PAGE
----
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Pistachio Rose: Rethinking Indian Desserts

26 May

At a chocolate tasting event in London in February, I met Rekha who was in the process of starting her own range of Anglo-Indian desserts inspired by her bi-cultural heritage. A month later, her boutique bakery Pistachio Rose was born.

Last month, Rekha and I chatted over chai because I felt that her inspiration behind establishing Pistachio Rose resonates closely with the essence of this blog – how cultural heritage and identity influence what people eat, cook and share culinarily with others. Typically, Anglo-Indian cuisine is a term used to describe dishes that adopted aspects of British cuisine and blended them with Indian spices and ingredients during the British Raj. However, Rekha’s inspiration draws not from nostalgia for a past era but her personal reference points of growing up in an Indian-English household.

Born to an English mother and a Gujarati father whose family migrated from Uganda to the UK in the late-70s, Rekha has had a penchant for cooking and baking since as long as she can remember. “For me it’s always been about flavours and delicately balancing them, which requires time and attention” she remarks also recalling how even as an 11-year old she prepared a 3-course meal on Mother’s Day.

Rekha began her career in food buying for a large UK supermarket before transitioning into working as buyer for Amazon. A few years down the road, she no longer found her chosen career path fulfilling and craved a change. A trip to India in 2010 for a cousin’s wedding provided the required impetus for her to consider formalizing her passion for baking and cooking into a formidable product line.

As much as Rekha’s inspiration is derived from childhood memories of spending time on the counter-top of her paternal grandmother’s kitchen in Bracknell nibbling on churma, a major motivation has been what she feels is the underrepresentation of Indian desserts in the London foodscape. As she observes, “often, what you find in the market is Indian sweets that are artificially coloured and sweetened and dripping in oil. I wondered what sort of desserts could be created that are authentic but also clean and simple in their flavour profile.” She believes that Pistachio Rose is all about recreating Indian sweets improvised and perfected over time in a manner that retains their heritage. The English influence is reflective in the clean flavours and presentation and making the sweets less overwhelming.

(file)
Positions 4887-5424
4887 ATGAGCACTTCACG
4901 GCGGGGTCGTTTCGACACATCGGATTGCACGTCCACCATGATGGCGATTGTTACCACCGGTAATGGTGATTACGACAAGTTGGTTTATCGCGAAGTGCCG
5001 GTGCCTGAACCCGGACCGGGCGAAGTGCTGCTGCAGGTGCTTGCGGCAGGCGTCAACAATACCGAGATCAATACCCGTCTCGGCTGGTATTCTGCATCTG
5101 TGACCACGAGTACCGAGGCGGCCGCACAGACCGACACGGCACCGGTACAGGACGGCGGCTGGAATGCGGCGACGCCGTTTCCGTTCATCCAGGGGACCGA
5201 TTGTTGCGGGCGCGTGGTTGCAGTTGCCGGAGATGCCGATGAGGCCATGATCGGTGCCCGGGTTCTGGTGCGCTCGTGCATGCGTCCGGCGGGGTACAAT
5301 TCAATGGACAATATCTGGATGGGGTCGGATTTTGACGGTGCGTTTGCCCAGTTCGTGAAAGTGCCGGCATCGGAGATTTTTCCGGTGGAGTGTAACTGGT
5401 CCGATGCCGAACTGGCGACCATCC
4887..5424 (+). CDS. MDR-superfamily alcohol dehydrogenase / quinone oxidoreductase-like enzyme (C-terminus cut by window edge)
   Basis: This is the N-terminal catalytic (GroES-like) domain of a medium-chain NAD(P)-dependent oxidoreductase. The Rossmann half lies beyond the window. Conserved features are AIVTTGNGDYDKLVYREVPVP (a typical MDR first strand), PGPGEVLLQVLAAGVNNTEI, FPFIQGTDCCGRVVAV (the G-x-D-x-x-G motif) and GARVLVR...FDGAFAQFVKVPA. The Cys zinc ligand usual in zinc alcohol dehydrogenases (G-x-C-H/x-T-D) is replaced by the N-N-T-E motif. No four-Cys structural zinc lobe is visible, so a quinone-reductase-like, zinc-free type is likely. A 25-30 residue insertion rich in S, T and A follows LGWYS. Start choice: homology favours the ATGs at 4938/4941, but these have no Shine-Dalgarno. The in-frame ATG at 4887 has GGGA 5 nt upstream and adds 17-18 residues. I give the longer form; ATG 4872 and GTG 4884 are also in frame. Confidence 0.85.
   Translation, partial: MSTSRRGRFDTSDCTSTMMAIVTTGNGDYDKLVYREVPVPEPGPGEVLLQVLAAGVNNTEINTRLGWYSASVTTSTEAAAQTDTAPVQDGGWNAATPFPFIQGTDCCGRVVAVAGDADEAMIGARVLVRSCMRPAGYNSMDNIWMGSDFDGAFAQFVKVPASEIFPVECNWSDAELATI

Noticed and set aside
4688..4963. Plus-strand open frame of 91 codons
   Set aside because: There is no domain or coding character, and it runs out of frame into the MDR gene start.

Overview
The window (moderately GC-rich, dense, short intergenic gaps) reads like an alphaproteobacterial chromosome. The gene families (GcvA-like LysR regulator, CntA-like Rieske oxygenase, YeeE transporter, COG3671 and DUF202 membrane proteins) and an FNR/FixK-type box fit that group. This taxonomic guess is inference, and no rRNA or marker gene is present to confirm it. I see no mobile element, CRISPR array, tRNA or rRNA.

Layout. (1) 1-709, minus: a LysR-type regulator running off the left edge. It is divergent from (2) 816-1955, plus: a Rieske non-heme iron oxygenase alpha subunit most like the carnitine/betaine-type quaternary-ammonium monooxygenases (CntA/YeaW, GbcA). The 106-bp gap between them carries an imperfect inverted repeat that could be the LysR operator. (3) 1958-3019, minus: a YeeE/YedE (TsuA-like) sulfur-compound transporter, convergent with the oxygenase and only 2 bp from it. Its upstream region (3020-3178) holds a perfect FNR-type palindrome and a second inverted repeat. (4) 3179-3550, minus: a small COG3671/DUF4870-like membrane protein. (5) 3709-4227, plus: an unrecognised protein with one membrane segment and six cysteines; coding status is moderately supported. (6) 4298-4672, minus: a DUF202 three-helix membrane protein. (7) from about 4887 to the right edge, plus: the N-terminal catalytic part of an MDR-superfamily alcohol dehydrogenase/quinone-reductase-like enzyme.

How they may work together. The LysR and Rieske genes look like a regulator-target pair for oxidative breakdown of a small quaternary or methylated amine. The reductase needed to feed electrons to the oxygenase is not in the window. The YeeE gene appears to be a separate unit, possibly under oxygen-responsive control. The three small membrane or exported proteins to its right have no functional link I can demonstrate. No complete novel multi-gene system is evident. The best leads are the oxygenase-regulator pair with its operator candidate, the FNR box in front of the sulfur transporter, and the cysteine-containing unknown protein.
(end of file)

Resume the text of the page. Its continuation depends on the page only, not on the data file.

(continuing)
Rekha started her baking business with cakes such as the eponymous Pistachio Rose cake, recreating the classic sweet gulab jamun  – a deep-fried cardamom-spiced sponge served in rose syrup and sprinkled with pistachios, and then developed a range of chocolate products such as the tarts and naans.

I have tried the chocolate naans and spiced chocolate tarts and was blown away. The white chocolate tart is infused with a blend of crushed fennel seeds, aniseed & menthol and the dark chocolate tart is infused with a signature chai blend. The subtlety with which she has introduced the spices into the tarts is admirable since you can taste a hint on your palate without the flavours being overbearing.

Her latest creation, which I have yet to try, is the mukhwas – a beautifully aromatic biscuit containing a gentle blend of betel leaf, areca nut & other spices, decorated with candied aniseed & fennel (pictured below).